Absorptive Silencers
In its simplest form, attenuation is achieved by lining the inside of the duct with absorption material such as mineral wool. More sophisticated designs use sound absorbing baffles to split the duct into sections; the geometry of the baffles being related to the dominant frequency of the noise. It should be noted that silencers or attenuators will probably restrict the airflow, which will impose extra work on the fans, and in extreme circumstances the restricted and turbulent airflow could lead to noise generation! Like most forms of noise control, the higher the frequency the more effective the silencer.

Reactive Silencers
Reactive silencers work by forcing the air to oscillate through narrow constrictions in a resonant chamber so that the sound waves coincide and cancel each other out. Reactive silencers can be tuned to deal with specific frequencies, and therefore they are particularly useful if low frequency or tonal noise is a problem.

(j) Distance
For a point source, every time the separation distance is doubled the noise level falls by 6 dBA. So that if you can position the noise source further from the noise sensitive location, no "real" noise control need be done at all. However the "6 dBA per doubling" applies to noise from a point source in open field conditions; however, noise is rarely from a point source and the 6 dB doubling only starts from 2-3 metres from the source. Reflections inside buildings also reduce the effect. Therefore increasing separation distance is probably more appropriate to environmental rather than occupational problems.

(k) Sound Havens
This applies solely to occupational exposure. Instead of putting the machine in an enclosure, the operator spends most of his time in an enclosure away from the process and the exposure is reduced. The design factors are similar to a noise enclosure. To be effective, operators should spend most of their time inside the haven; therefore, the location of controls and monitors inside the haven is as important as the construction of the enclosure.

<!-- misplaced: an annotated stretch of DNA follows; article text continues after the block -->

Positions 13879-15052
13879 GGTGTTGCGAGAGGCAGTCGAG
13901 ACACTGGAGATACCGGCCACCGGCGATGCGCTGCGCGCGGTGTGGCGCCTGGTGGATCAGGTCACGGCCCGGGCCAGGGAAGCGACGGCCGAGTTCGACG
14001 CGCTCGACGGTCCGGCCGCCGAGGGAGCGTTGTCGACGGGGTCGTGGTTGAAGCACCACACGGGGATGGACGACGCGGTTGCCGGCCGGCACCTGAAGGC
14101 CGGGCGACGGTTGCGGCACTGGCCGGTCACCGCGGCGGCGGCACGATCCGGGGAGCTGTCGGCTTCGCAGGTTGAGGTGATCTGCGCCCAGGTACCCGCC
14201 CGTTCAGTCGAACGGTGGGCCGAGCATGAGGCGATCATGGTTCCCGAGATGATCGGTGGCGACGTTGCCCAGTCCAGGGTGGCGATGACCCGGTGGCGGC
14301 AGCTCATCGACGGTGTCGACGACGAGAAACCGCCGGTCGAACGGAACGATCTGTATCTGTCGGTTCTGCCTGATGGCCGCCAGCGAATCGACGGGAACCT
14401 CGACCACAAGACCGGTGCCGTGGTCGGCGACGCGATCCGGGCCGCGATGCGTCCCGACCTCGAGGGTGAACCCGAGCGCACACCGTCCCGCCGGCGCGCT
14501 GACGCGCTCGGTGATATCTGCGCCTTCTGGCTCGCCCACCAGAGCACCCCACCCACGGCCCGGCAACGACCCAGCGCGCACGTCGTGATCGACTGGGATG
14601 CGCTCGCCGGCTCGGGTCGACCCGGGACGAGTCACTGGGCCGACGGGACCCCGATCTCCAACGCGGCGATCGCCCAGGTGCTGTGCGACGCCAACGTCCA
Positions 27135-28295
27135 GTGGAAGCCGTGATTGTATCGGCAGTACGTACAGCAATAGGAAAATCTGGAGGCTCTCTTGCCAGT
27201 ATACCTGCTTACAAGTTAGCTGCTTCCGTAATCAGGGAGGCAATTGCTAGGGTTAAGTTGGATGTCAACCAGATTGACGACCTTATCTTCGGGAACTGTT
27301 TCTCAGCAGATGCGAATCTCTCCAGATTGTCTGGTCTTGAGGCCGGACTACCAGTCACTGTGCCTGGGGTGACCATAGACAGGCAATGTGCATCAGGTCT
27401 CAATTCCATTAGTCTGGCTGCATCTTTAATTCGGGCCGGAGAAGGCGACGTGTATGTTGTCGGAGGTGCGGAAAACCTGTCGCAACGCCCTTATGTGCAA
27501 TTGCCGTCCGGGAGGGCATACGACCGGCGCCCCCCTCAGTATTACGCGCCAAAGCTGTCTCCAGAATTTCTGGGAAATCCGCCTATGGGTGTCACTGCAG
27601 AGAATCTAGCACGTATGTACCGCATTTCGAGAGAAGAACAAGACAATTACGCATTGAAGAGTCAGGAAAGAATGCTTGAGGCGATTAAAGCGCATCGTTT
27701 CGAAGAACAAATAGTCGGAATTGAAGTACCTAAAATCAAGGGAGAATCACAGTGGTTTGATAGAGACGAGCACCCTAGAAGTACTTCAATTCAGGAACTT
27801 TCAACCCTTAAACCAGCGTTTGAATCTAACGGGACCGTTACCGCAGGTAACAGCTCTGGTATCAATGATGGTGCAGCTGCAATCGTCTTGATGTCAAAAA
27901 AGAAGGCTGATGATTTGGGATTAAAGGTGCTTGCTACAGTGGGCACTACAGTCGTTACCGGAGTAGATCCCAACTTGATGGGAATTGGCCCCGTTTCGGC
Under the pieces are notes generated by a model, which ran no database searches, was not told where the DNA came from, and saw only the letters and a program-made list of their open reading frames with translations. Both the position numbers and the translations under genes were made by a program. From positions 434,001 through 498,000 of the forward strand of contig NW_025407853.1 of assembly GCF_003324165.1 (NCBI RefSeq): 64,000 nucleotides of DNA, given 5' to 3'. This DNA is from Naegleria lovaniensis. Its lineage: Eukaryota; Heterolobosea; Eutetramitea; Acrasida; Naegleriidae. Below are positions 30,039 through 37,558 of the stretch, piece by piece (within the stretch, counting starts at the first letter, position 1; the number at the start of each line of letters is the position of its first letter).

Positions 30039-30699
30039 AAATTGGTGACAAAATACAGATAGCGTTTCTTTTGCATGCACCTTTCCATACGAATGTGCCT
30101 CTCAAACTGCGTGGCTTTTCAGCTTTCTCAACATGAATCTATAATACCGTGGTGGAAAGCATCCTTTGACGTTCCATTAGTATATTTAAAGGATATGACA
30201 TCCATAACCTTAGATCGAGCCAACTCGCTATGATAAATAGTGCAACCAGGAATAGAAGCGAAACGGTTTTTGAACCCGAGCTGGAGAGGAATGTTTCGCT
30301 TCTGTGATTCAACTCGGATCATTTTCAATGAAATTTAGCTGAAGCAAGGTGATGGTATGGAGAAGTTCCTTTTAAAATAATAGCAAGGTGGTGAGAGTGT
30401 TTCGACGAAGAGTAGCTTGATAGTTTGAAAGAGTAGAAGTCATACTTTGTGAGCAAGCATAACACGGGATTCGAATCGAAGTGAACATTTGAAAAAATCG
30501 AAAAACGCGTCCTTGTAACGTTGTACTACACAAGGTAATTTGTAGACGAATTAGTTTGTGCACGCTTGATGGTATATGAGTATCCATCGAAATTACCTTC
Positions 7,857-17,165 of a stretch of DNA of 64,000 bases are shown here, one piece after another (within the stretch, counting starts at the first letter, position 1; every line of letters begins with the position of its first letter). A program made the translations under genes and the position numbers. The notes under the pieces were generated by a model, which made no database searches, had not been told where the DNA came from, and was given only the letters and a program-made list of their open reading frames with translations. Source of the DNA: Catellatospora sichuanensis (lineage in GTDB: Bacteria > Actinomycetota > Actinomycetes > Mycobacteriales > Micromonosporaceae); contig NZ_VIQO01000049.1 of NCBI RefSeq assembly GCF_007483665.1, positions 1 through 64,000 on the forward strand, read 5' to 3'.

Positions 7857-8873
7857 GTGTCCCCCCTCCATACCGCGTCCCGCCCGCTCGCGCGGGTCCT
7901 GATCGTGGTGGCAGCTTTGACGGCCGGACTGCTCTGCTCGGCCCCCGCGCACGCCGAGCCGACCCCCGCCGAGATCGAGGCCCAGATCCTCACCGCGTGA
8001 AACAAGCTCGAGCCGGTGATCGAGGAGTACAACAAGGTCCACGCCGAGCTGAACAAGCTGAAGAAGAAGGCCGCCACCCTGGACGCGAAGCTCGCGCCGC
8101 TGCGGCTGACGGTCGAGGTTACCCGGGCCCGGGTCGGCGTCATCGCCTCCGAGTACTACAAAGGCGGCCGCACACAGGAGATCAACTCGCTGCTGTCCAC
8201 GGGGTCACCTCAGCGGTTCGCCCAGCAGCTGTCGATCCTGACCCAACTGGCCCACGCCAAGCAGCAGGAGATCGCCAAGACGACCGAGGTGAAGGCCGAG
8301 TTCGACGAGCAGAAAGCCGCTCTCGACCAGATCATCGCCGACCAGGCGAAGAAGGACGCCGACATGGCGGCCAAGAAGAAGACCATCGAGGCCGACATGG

(l) Maintenance
Noise is often created through lack of maintenance; unbalanced motors, worn bearings and loose panels all being common problems. They are easy to resolve technically, but unless the underlying problems are addressed, the noise will continue to occur.

(m) Anti Noise
This noise control technique is still being developed. Essentially, a noise is measured via a microphone and a computer works out the opposite signal to the real noise, and feeds this to a series of loudspeakers, the "real" signal and the "anti" signal cancel each other out to a large extent, and the overall level is significantly reduced. Anti-noise works best a low frequencies, and therefore it is particularly suitable for problems where conventional noise control cannot be used.  The anti-noise FAQ can be read elsewhere.

(n) Insulating the noise sensitive location
For environmental noise, in some instances a barrier can be erected to screen housing or residents/landlords may accept the offer of secondary glazing in a separate heavy frame with a large air gap [up to 100mm] which can reduce noise levels inside dwellings, although provision may need to be made for forced ventilation so that windows are not left open. More information on insulating homes can be found here. Secondary glazing is most likely to be practicable if only the front of the property is affected, or there is only a nighttime noise problem.

For occupational noise exposure "insulating the noise sensitive location" amounts to Hearing Protection (ear plugs or muffs).

As with most sections on this site, the directory can be queried for a suitable consultant.

<<<Back to Control Design 1

 

home directory ProInfo noise vibration contact

NoiseNet.org Ltd 2000 - 2008 Terms & Conditions of Use

 

 

 

 

 

 

 

 

 

 

Visit our new site www.holidaycottage.ltd.uk